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. 2007 Nov 13;104(46):17909-15.
doi: 10.1073/pnas.0708697104. Epub 2007 Oct 30.

Different Mechanisms for Phytoalexin Induction by Pathogen and Wound Signals in Medicago Truncatula

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Free PMC article

Different Mechanisms for Phytoalexin Induction by Pathogen and Wound Signals in Medicago Truncatula

Marina Naoumkina et al. Proc Natl Acad Sci U S A. .
Free PMC article

Abstract

Cell suspensions of the model legume Medicago truncatula accumulated the isoflavonoid phytoalexin medicarpin in response to yeast elicitor or methyl jasmonate (MJ), accompanied by decreased levels of isoflavone glycosides in MJ-treated cells. DNA microarray analysis revealed rapid, massive induction of early (iso)flavonoid pathway gene transcripts in response to yeast elicitor, but not MJ, and differential induction by the two elicitors of sets of genes encoding transcription factors, ABC transporters, and beta-glucosidases. In contrast, both elicitors induced genes encoding enzymes for conversion of the isoflavone formononetin to medicarpin. Four MJ-induced beta-glucosidases were expressed as recombinant enzymes in yeast, and three were active with isoflavone glucosides. The most highly induced beta-glucosidase was nuclear localized and preferred flavones to isoflavones. The results indicate that the genetic and biochemical mechanisms underlying accumulation of medicarpin differ depending on the nature of the stimulus and suggest a role for MJ as a signal for rapid hydrolysis of preformed, conjugated intermediates for antimicrobial biosynthesis during wound responses.

Conflict of interest statement

The authors declare no conflict of interest.

Figures

Fig. 1.
Fig. 1.
Changes in medicarpin pathway transcripts and metabolites in M. truncatula suspension cells. Green/red color-coded heat maps represent relative transcript levels of different gene family members determined with Affymetrix arrays (red, up-regulated; green, down-regulated). Data represent ratios of expression at 2 and 24 h between treatment and control. Yellow bars show metabolite levels in YE-treated cells, and blue bars show MJ-treated cells (fold-change followed by times after elicitation during which increases or decreases occur). Abbreviations for enzyme names are given in SI Fig. 6. G, glucoside; GG, diglucoside; GM, malonyl glucoside; GT, glucosyltransferase; MT, malonyltransferase.
Fig. 2.
Fig. 2.
Summary of global transcript changes in M. truncatula cell cultures exposed to YE or MJ, or in corresponding unelected controls (C). (A) Heat maps showing induction kinetics of 258 YE-induced genes and 293 MJ-induced genes as revealed by oligo array analysis. (B) Heat maps showing induction kinetics of 2,466 YE-induced genes and 3,078 MJ-induced genes as revealed by Affymetrix array analysis. (C and D) Venn diagrams showing the numbers of genes induced by YE or MJ, or genes induced by both treatments, for oligo array (C) and Affymetrix (D) analyses.
Fig. 3.
Fig. 3.
Expression of β-glucosidases in M. truncatula cell cultures. (A) Induction of β-glucosidases by MJ as revealed by oligo array analysis. C, control. (B) Glucosidase transcript levels in YE- and MJ-elicited cultures determined by Affymetrix arrays. Values represent fold changes compared with control cultures. (C and D) HPLC chromatograms showing product formation after incubation of recombinant glucosidases with flavonoid (C) and isoflavonoid (D) substrates. s = substrate (glycoside) and p = product (corresponding aglycone). G1 and G2 were assayed with purified enzyme, G3 was assayed with extract from cell medium, and G4 was assayed with cell lysates (see SI Text). Controls for G3 and G4 were from cells expressing empty vector. The basal rates of hydrolysis were presumably the result of activity of endogenous Escherichia coli hydrolases.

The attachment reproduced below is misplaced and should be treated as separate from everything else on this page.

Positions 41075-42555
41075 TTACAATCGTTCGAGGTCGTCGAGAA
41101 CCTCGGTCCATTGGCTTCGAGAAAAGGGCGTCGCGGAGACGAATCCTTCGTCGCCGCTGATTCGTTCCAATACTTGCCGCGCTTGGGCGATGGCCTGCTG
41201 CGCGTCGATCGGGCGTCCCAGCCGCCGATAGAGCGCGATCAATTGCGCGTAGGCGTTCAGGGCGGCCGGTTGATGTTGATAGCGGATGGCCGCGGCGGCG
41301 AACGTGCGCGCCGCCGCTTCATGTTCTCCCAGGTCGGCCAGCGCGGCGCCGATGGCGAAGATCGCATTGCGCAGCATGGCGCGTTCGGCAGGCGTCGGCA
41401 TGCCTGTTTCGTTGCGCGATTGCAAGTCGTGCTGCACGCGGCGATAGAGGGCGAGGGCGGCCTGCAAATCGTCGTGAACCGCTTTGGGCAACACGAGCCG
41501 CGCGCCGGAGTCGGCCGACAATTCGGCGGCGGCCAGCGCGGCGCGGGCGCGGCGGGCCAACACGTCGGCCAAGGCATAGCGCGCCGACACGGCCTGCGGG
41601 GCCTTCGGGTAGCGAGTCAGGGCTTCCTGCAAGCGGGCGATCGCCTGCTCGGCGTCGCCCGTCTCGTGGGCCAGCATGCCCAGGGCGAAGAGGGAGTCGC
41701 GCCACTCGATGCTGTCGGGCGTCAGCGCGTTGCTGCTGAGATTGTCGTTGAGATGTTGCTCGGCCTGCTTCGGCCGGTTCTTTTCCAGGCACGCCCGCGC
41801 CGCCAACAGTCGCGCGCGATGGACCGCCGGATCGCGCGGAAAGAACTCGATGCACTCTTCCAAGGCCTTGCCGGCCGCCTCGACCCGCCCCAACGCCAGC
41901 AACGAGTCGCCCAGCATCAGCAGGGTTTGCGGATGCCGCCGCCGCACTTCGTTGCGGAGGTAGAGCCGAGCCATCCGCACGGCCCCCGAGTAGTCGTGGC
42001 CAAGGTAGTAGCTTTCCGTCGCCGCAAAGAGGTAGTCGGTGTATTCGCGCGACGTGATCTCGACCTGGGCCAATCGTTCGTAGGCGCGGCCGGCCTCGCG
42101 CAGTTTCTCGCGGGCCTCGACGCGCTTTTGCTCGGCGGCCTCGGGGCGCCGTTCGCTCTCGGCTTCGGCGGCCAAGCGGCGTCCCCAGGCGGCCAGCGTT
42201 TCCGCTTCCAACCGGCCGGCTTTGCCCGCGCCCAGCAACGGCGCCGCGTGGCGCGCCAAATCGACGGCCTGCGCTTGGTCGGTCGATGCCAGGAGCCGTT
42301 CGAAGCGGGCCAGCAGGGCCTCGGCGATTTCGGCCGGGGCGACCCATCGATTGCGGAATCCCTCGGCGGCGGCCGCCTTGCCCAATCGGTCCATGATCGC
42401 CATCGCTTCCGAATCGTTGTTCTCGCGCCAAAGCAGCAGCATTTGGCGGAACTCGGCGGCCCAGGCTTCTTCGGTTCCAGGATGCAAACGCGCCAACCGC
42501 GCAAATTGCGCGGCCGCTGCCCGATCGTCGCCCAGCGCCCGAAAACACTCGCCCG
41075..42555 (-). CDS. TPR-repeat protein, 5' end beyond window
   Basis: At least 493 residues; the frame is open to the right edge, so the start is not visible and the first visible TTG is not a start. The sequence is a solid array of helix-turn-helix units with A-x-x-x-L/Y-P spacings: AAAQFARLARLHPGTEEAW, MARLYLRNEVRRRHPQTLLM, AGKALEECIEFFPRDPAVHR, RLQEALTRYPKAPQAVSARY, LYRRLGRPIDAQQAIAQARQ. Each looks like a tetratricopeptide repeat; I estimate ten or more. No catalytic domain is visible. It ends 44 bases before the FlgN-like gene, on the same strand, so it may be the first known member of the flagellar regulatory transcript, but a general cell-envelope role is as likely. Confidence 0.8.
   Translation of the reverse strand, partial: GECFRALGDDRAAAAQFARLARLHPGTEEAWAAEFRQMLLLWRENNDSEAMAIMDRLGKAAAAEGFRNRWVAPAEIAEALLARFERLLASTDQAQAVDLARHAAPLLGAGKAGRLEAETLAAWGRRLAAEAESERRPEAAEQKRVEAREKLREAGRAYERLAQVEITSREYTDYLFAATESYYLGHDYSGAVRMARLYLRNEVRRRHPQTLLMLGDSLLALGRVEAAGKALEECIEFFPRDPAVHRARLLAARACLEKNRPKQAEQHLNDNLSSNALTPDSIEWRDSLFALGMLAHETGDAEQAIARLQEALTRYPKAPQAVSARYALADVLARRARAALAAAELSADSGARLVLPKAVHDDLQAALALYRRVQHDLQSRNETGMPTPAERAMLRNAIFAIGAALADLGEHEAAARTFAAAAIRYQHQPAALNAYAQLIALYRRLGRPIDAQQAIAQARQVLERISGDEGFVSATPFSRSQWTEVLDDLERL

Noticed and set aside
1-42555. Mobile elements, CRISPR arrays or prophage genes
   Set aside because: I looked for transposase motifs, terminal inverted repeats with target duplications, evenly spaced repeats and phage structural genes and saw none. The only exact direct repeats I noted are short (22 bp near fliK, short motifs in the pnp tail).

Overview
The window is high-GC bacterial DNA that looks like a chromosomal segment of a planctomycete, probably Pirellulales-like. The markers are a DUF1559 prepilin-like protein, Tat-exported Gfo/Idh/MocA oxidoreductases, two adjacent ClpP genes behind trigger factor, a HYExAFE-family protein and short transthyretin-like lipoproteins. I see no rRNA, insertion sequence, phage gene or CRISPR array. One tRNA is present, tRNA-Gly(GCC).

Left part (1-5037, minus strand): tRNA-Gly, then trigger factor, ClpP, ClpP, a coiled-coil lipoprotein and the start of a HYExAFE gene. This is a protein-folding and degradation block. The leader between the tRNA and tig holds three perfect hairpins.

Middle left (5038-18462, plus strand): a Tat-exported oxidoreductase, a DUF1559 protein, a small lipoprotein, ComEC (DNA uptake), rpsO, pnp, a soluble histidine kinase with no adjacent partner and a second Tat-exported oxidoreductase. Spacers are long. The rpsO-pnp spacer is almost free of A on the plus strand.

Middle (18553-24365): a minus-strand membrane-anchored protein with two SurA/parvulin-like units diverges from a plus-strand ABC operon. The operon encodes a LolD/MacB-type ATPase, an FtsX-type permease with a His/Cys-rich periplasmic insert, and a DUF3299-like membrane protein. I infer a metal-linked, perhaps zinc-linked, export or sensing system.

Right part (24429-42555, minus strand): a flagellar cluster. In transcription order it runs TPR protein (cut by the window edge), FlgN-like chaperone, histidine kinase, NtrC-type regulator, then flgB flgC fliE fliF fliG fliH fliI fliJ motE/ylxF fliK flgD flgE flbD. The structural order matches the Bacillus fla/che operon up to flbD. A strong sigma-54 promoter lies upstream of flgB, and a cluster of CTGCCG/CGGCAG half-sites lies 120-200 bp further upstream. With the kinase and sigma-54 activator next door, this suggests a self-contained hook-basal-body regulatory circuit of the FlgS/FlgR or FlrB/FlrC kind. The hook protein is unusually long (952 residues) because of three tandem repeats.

Fig. 4.
Fig. 4.
Subcellular localization of Medicago β-glucosidases. (A–J) Confocal images show localization of free EGFP (A–C), or EGFP fused to G4 (D and E), G1 (F–I), or to G1 lacking 108 aa from the N terminus (J). Transient expression of EGFP constructs was obtained by particle bombardment of tobacco leaves (A, D, and H), M. truncatula leaves (C and F), or MJ-treated M. truncatula cell suspension cultures (G), or by agro-infiltration of tobacco leaves (B, E, I, and J). A, D, and E are projected stacks of Z-series, and B, E, G, and I are a single median of one confocal plane. C and F also show autofluorescence of cholorplasts. H is a superimposed transmitted light image onto the fluorescent image. (K) A ribbon model of the structure of G1, indicating the N-terminal extension and putative nuclear localization signal (in red).
Fig. 5.
Fig. 5.
Model showing the different biochemical and genetic mechanisms for the induction of medicarpin by pathogen and wound signals. In the absence of elicitation, the cells gradually accumulate constitutive isoflavone glucosides and malonyl glucosides in the vacuole (green arrows). After exposure to the pathogen mimic YE, the pterocarpan phytoalexin medicarpin is synthesized de novo from l-phenylalanine and malonyl CoA (primary metabolism) (red arrows). Wounding induces MJ accumulation, which acts as a signal for transcriptional activation of isoflavone-specific β-glucosidases that localize to the vacuole and/or cytosol, where they convert conjugates to free isoflavones. The glycosides or aglycones may exit the vacuole via MJ-induced transporters (ABC transporters are shown, although the few studied to date operate in the opposite direction). This process may be initiated by removal of malonyl groups from the sugar unit of the isoflavone conjugates via a specific malonylesterase (ME). MJ induces the downstream enzymes of medicarpin biosynthesis (purple arrows), resulting in medicarpin production at the expense of preformed intermediates.

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